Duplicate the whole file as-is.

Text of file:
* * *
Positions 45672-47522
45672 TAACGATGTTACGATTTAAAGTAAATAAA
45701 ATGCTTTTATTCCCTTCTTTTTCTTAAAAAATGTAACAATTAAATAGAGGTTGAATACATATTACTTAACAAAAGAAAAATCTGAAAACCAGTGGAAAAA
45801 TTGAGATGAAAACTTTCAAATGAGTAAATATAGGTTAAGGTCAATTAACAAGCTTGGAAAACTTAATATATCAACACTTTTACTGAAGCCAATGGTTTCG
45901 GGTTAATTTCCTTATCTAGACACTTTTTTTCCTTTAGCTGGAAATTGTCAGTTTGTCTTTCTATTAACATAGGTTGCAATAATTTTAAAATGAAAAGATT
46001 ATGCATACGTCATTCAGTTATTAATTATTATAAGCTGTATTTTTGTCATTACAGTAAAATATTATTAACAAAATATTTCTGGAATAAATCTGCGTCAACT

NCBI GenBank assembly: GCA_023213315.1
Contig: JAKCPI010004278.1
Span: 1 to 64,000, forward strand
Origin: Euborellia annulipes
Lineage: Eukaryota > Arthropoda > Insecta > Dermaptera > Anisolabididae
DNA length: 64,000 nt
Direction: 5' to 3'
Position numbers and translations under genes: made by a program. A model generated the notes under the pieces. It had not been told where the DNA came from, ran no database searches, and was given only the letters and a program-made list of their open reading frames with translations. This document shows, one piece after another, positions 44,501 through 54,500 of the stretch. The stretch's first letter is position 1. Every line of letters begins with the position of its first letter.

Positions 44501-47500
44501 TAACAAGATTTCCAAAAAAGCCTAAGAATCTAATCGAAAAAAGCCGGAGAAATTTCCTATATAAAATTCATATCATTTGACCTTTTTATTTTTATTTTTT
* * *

Positions 45672-47522
45672 TAACGATGTTACGATTTAAAGTAAATAAA
45701 ATGCTTTTATTCCCTTCTTTTTCTTAAAAAATGTAACAATTAAATAGAGGTTGAATACATATTACTTAACAAAAGAAAAATCTGAAAACCAGTGGAAAAA
45801 TTGAGATGAAAACTTTCAAATGAGTAAATATAGGTTAAGGTCAATTAACAAGCTTGGAAAACTTAATATATCAACACTTTTACTGAAGCCAATGGTTTCG
45901 GGTTAATTTCCTTATCTAGACACTTTTTTTCCTTTAGCTGGAAATTGTCAGTTTGTCTTTCTATTAACATAGGTTGCAATAATTTTAAAATGAAAAGATT
46001 ATGCATACGTCATTCAGTTATTAATTATTATAAGCTGTATTTTTGTCATTACAGTAAAATATTATTAACAAAATATTTCTGGAATAAATCTGCGTCAACT

NCBI GenBank assembly: GCA_023213315.1
Contig: JAKCPI010004278.1
Span: 1 to 64,000, forward strand
Origin: Euborellia annulipes
Lineage: Eukaryota > Arthropoda > Insecta > Dermaptera > Anisolabididae
DNA length: 64,000 nt
Direction: 5' to 3'
Position numbers and translations under genes: made by a program. A model generated the notes under the pieces. It had not been told where the DNA came from, ran no database searches, and was given only the letters and a program-made list of their open reading frames with translations. This document shows, one piece after another, positions 44,501 through 54,500 of the stretch. The stretch's first letter is position 1. Every line of letters begins with the position of its first letter.

Positions 44501-47500
44501 TAACAAGATTTCCAAAAAAGCCTAAGAATCTAATCGAAAAAAGCCGGAGAAATTTCCTATATAAAATTCATATCATTTGACCTTTTTATTTTTATTTTTT